“I create works that I call "Urban Classical Music, ”Scott said of his compositions. “It's rooted in European traditions and informed by my African American culture. It is also unapologetically influenced by the cultural experiences of my diverse, urban environment upbringing. My mission is to broaden the scope of American music theory and composition, with the intention of introducing performers, teachers, students and audiences to the richness and value of our very own, American music.”


The 100 young musicians of the orchestra weren’t just passively coached by Scott–they were active participants in the creative process.


PYP musicians were invited to send suggestions to Scott about what melodies they like, what inspires them, and what gets them excited about performing. Scott said they wanted him to incorporate influences from Bach, from Fantasia, even from Spider Man, and so this piece really reflects a marriage of current popular music and classical themes.


In an interview with PYP’s Musical Director David Hattner, Scott shared, “I always wanted to have more autonomy in music. I grew up listening to blues, jazz, soul, gospel, and I always told my mother that I was going to be the Michael Jackson of French horn because it was the music that I loved,” Scott laughed.


“As much as I loved classical music and the study of it, when it came to playing in band and youth symphony, the music that I loved never reached that stage. I always wanted more freedom to sing the soundtrack of my life. So, I thought about that when I was asked by David to write this piece – that I wanted to give the kids some autonomy.”

In honor of that, Scott has also tasked the PYP musicians with naming his composition, based on their experience while playing the music.


He commented, “The teamwork in this – that we see eye to eye on literally every note, every phrase, every intent of this – is a dream come true for me.” Recently named by the PYP musicians on Monday, February 13, the title of Scott’s piece is The Journey.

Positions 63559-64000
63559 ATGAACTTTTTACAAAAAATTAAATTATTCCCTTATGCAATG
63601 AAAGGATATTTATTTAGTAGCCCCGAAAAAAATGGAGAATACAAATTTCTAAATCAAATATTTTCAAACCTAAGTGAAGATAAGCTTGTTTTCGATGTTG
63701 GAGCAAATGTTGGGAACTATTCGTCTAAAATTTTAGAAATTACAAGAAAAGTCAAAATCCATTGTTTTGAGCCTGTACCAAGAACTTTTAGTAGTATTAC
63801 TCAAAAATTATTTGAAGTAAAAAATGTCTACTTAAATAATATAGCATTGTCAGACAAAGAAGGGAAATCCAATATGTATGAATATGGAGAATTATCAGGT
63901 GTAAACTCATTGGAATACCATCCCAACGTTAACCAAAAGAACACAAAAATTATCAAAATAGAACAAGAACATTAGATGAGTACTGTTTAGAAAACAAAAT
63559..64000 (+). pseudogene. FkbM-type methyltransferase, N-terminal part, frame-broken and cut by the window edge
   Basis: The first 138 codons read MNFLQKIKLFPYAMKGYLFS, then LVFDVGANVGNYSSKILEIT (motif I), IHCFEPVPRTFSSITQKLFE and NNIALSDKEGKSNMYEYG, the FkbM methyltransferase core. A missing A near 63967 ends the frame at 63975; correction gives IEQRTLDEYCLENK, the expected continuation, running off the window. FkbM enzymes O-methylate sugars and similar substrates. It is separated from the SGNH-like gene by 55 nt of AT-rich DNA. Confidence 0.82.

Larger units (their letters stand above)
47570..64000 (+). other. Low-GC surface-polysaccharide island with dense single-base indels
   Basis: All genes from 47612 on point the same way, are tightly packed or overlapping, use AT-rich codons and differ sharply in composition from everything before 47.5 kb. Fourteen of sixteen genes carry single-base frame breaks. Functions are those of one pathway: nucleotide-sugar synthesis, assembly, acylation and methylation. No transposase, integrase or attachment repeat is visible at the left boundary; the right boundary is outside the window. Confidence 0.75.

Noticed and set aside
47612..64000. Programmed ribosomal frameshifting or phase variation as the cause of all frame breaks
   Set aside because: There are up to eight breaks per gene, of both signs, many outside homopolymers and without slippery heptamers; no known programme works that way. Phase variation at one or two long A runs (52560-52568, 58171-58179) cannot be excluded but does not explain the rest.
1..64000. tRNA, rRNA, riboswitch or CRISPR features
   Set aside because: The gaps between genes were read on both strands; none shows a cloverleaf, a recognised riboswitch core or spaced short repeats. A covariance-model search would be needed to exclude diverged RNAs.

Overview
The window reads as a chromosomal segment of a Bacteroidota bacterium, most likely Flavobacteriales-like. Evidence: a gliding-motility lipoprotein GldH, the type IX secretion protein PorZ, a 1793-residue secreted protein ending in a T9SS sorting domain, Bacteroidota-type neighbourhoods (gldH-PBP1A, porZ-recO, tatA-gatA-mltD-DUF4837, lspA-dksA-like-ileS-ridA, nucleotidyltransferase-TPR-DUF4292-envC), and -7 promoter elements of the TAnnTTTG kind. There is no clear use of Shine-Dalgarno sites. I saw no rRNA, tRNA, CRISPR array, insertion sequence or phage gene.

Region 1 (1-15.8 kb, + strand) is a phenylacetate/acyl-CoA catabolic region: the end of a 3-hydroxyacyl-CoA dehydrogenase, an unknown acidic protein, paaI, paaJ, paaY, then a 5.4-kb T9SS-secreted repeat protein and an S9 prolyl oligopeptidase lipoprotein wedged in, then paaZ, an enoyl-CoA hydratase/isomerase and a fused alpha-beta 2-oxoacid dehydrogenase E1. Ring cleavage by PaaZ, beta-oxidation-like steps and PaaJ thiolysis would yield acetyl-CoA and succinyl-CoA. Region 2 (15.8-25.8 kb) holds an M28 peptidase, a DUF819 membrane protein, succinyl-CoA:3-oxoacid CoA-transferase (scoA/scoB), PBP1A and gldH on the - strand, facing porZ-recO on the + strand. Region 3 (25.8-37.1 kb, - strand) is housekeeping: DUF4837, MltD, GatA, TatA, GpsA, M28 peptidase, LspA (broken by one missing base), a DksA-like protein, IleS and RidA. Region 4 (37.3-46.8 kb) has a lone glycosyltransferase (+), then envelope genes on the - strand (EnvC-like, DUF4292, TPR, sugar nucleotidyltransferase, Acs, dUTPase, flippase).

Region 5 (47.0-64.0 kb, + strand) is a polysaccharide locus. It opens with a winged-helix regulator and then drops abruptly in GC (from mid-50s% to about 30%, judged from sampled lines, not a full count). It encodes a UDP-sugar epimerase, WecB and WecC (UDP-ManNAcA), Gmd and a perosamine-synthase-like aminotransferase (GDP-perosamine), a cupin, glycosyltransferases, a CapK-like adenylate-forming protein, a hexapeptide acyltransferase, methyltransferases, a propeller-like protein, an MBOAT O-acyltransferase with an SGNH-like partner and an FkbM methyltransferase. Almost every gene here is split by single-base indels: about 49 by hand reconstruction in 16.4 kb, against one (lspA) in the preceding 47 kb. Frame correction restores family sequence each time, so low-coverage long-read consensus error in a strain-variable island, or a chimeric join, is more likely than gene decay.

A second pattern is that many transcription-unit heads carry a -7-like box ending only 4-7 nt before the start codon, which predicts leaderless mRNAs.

Many in the music world may know Scott as a French hornist. He is the Associate Professor of Horn at the Oberlin Conservatory of Music, former hornist of the Imani Winds, formerly a member of the Alvin Ailey American Dance Theater and Dance Theater of Harlem orchestras and has performed numerous times with the Jazz at Lincoln Center Orchestra under the direction of Wynton Marsalis.

But Scott is also well-known as a master composer and has been commissioned by top tier musical organizations around the US, including the Detroit Symphony Orchestra, Music Kitchen – Food for the Soul (a project of violinist Kelly Hall-Tomkins), the US Air Force Band, Akropolis Reed Quintet, Atlantic Brass Quintet, and PYP.


PYP’s first commission by Scott, Circle Dance, was premiered virtually in 2020 during the height of the pandemic. A recording can be found on PYP’s YouTube channel.


Jeff Scott’s new work is quite different from PYP’s first commission, namely in that it’s scored for full symphony orchestra, has multiple movements, and is about 20 minutes long.


He describes the opening of the piece as being big, horrific, and majestic, like that of an epic horror or drama. Then, he says it immediately empties into a “sarcastic, almost sardonic, real thumb in the eye sort of melody.”


In the second movement, audiences will hear a serenade with a soulful blues influence. When the piece comes to its final movement, we hear what Scott says is “modern video game music,” and then there is a “complete departure to have a blues session.”


“The piece has this heroic opening and then everything stops and all the sudden you’re in Harlem in 1940, listening to the blues and then you go back, and it was purposely done that way,” exclaimed Scott.


“When I was young. I was known to have a mixtape that would play side by side a Mozart horn concerto and Rapper’s Delight by the Sugarhill Gang while I was just walking down the block and I couldn’t care less what people thought about me. And that was the way I thought about music – I loved it all! And so, I purposefully did this piece like that – sort of a mishmash of all the things that I love because I wanted that same autonomy when I was coming up.”


Scott hopes the young musicians of PYP and others will be inspired to learn more, listen more, and absorb more, to help “widen the expectation for what a life in music can be.”


The world premiere of Jeff Scott’s The Journey, will take place on March 4 at 7:30 PM at the Arlene Schnitzer Concert Hall. This piece will be performed alongside two lesser-known works: The USA premiere of Symphony No. 3 by Ruth Gipps, one of England’s greatest, and little-known in the US, symphonic composers, and Frank Proto’s A Carmen Fantasy introducing PYP’s 2022 Concerto Competition Winner Maggie Carter, double bassist.


PYP offers both in-person and livestream concert experiences. In-person tickets start at $20 with student and senior discounts available. Arts for All cards are also accepted! More information about Jeff Scott, the concert program, the orchestra, tickets, and more can be found at: